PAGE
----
Rate Cuts: A Band-Aid or a Cure?

Updated from 1:10 p.m. EDT

The federal government has pulled out all the stops to stanch the bloodletting on Wall Street of late, but a growing chorus is saying the Federal Reserve needs to go back to a staple in its playbook: a good, old-fashioned rate cut.

Global credit markets remain frozen, despite heavy handed moves like the $700 billion financial bailout plan enacted by Congress last week and several other moves by the Fed to inject liquidity into the markets, including plans to begin buying commercial paper and increasing the size of a program that allows banks to borrow Treasuries in exchange for less liquid securities and other collateral.

Fed Chairman Ben Bernanke has thus far resisted a growing call for lowering the fed funds rate, in favor of the central bank's current approach, which he believes will be easier on inflation.

"Paying interest on reserves should allow us to better control the federal funds rate, as banks are unlikely to lend overnight balances at a rate lower than they can receive from the Fed," Bernanke said in prepared remarks to the National Association for Business Economics in Washington, D.C. " T hus, the payment of interest on reserves should set a floor for the funds rate over the day."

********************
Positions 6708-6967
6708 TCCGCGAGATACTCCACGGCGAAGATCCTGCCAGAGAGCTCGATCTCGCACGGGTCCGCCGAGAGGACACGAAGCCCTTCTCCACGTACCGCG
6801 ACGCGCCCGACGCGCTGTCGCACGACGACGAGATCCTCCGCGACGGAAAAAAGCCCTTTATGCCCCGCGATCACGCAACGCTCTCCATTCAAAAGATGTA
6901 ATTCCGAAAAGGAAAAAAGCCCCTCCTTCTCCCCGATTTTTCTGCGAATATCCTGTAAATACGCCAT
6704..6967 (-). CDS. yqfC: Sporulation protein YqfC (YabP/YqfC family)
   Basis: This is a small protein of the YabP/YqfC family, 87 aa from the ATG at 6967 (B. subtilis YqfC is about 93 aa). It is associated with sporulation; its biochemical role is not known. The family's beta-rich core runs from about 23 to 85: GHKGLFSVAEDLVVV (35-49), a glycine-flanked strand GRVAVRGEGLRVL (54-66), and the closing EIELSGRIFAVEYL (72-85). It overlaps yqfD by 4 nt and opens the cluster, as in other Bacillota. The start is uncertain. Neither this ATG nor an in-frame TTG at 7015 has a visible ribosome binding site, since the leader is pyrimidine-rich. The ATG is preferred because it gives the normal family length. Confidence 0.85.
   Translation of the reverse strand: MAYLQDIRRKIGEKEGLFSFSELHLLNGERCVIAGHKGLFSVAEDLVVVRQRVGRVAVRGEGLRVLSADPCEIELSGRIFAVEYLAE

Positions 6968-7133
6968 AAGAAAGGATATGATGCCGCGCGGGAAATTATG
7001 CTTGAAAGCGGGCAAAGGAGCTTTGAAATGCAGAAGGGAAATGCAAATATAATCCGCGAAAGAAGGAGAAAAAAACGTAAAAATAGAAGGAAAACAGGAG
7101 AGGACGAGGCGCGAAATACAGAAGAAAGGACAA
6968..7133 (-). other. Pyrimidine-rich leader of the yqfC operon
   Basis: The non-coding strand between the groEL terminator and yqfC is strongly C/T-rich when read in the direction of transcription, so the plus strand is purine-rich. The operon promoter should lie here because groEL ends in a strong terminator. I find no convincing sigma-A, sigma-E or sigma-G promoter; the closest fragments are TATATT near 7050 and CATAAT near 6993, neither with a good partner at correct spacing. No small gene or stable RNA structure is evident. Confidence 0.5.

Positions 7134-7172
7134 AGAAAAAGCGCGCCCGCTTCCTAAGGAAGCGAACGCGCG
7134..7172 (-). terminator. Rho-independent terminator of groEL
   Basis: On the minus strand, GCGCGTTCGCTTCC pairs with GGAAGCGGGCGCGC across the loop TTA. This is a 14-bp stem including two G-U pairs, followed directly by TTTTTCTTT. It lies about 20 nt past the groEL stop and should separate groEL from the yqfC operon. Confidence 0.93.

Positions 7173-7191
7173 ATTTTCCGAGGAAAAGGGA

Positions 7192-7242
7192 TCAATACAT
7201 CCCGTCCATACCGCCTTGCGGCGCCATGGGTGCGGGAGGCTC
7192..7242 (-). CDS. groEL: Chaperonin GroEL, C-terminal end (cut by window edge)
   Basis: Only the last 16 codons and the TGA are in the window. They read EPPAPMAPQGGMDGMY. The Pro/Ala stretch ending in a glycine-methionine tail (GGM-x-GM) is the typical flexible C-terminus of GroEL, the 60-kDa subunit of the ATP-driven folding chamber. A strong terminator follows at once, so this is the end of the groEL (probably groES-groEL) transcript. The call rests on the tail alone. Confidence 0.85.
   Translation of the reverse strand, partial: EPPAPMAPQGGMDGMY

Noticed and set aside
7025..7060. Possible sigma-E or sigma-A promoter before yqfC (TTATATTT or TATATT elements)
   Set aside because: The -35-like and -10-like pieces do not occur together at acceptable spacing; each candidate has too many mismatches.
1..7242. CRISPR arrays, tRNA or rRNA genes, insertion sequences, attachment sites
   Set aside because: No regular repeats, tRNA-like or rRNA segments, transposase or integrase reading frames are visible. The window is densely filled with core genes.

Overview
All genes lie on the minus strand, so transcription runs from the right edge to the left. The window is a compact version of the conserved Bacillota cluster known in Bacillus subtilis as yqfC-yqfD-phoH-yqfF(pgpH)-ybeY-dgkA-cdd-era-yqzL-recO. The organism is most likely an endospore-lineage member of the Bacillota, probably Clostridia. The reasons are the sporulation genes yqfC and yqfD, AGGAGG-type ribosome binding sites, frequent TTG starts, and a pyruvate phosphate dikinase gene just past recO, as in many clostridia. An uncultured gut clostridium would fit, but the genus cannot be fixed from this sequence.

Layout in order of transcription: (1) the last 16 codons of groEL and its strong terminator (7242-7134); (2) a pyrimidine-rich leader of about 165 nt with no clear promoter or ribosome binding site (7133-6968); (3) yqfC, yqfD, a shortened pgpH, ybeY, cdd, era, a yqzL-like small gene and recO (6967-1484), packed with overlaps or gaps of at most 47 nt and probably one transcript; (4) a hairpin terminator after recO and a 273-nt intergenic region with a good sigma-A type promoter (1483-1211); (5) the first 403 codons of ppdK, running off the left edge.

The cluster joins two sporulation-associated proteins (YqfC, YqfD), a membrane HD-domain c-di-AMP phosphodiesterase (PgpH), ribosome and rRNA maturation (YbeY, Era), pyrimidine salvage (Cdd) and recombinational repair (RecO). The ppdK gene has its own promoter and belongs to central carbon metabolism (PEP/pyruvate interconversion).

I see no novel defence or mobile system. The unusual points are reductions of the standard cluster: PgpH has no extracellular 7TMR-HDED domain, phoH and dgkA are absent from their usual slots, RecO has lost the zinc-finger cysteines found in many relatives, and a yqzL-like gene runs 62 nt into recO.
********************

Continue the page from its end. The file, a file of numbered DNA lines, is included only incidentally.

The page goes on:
Still, Bernanke did not say a target cut was out of the question, noting that " s o long as financial conditions warrant, we will continue to look for ways to reduce funding pressures in key markets."

The pressure to cut, however, is mounting. The futures market had been predicting the Fed will slash rates before the end of October, perhaps at its meeting on Oct. 29. Such a move would further help strains in the credit market, and would follow a cut from Australia's central bank, which spurred hopes that the U.S. and Europe would follow its lead.

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